Aug. 24, 2012
Often neglected, the world’s sanitation crisis needs urgent attention across multiple sectors to meet the basic needs of 2.5 billion people without access. Creating demand for sanitation and behavior change will be critical.
While food and water top the list of essentials for health and human development, around 1 billion people still go hungry, and nearly 1 billion still lacked access to an improved water source.
The opportunity to explore the relationship between these two essentials is drawing thousands of academics and practitioners from the food and water sectors to Stockholm for World Water Week, August 26-31. This year, the annual conference will focus on “Water and Food Security.” It’s an important topic. Access to food and safe, clean water is critical to every aspect of human life—agriculture, education, energy, health, and many others. However, there is another urgent issue that gets less attention but is equally critical: sanitation.
Sanitation—a fundamental means for preventing disease and elevating quality of life—has long been considered neglected in the sector. Since 2002, when sanitation was added to the Millennium Development Goals (MDGs), sanitation activities and practitioners have increased global awareness of the role sanitation plays in improving human health and well-being.
"The issue of sanitation is about health and economic loss, but it’s also an issue of equity and human rights," said Lead Sanitation Specialist Eddy Perez of the Water and Sanitation Program (WSP) of the World Bank. "It’s the poorest people who do not have basic access, which contributes to keeping them poor."
An estimated 1.7 million people die each year because of unsafe water, lack of sanitation, and unhygienic practices; about 90 percent of those deaths are children under age five. Improvements to sanitation and access to clean drinking water could reduce diarrheal disease by nearly 90 percent. The economic toll of poor sanitation is equally staggering, as high as 7 percent of GDP in some countries. And while sanitation has received more attention in recent years, there is still more learning needed on the most effective approaches and at-scale service delivery models.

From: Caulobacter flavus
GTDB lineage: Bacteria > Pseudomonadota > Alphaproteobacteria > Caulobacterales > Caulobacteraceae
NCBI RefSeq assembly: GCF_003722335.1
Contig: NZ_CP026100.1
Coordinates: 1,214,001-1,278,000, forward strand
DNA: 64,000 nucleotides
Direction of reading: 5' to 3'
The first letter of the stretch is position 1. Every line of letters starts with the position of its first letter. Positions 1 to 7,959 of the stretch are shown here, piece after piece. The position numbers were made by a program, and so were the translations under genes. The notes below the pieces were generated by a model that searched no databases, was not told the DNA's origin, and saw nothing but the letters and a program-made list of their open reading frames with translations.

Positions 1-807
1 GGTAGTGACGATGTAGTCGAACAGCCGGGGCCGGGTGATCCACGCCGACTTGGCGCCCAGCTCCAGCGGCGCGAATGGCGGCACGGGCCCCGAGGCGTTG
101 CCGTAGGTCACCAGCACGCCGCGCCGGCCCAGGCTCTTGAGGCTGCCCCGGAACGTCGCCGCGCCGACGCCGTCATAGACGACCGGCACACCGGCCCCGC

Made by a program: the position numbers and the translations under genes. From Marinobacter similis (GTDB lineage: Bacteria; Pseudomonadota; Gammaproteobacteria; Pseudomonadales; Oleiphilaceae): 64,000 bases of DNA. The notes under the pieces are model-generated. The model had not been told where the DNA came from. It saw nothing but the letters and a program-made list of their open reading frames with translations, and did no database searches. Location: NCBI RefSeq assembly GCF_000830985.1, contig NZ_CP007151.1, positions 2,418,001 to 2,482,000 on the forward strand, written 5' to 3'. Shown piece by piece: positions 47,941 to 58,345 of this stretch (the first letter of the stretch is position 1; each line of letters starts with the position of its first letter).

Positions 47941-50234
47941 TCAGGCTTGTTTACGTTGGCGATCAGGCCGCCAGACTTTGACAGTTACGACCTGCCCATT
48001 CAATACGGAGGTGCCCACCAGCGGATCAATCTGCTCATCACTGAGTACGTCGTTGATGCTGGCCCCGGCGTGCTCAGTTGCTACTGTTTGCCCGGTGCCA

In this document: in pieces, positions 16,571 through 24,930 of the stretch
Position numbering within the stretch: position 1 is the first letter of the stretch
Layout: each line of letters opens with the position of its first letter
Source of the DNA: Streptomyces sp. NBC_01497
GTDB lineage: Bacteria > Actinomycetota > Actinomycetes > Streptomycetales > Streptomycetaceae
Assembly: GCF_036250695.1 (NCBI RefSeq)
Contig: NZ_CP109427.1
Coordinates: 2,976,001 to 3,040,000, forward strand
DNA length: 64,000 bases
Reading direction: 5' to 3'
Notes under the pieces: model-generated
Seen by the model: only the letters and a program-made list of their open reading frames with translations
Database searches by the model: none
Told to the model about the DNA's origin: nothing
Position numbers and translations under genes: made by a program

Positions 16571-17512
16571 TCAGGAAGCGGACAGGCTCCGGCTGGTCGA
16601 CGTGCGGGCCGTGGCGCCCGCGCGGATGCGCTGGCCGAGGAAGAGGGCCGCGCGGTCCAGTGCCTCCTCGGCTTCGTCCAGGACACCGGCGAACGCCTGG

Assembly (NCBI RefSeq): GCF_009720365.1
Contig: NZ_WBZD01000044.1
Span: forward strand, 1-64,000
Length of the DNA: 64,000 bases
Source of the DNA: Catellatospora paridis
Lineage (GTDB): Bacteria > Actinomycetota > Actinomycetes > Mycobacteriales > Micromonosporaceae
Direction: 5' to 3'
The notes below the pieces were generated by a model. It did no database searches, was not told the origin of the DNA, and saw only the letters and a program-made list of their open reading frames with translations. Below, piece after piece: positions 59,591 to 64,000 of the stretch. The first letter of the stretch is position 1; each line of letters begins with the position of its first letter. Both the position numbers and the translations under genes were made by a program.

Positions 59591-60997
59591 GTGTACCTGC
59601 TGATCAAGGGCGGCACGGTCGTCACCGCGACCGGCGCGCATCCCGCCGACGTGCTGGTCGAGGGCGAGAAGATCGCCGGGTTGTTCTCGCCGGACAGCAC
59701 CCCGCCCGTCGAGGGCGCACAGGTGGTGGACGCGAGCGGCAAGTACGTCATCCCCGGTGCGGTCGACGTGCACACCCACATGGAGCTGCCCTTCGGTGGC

Old problem, new solutions
The solutions can’t happen in silos or with business-as-usual models. New approaches are being tested, and they show tremendous promise. The current World Bank sanitation portfolio is about US$1.7 billion, with approximately 7.4 million people expected to benefit in more than 30 countries.
WSP is working with governments on national-scale rural sanitation programs targeted at increasing access to and use of sanitation facilities. The Scaling up Rural Sanitation Project is credited with contributing to around 9 million people gaining access in India, Indonesia, and Tanzania.
A hardware store in Peru sells sanitation supplies. Photos: Water & Sanitation Program.
More emphasis has been placed on the idea that ownership begins when people invest time, effort, and resources into building a latrine. The importance of changing behaviors and the factors that influence behaviors, such as pride, convenience, well-being, and status, is now recognized. Increasingly, a combination of approaches that ultimately lead to changing behaviors and increasing demand and supply are understood as critical for success.
In the past five years, the Scaling Up Rural Sanitation Project has focused on learning what works to scale up access to sanitation.
Among the lessons:
- Efforts to improve sanitation should target community-wide behavior change, stimulate demand for sanitation products and services, and increase supply to ensure that new demands are met.
- Scaling innovative programmatic approaches requires an effective and sustainable service delivery model in which national, state, and local governments; communities; the local private sector; and development partners all participate.
- Changing social norms around open defecation and latrine use through sanitation and hygiene promotion is important for long-term sustainability of behaviors.
With water and sanitation at the nexus of so many areas, the water and sanitation crises have implications for the entire development community. We encourage you to follow us on Twitter @wspworldbank to join the discussion in Stockholm at World Water Week. Share your ideas, ask the hard questions, tell us how your work is affected by the crises, and work with us towards the solutions.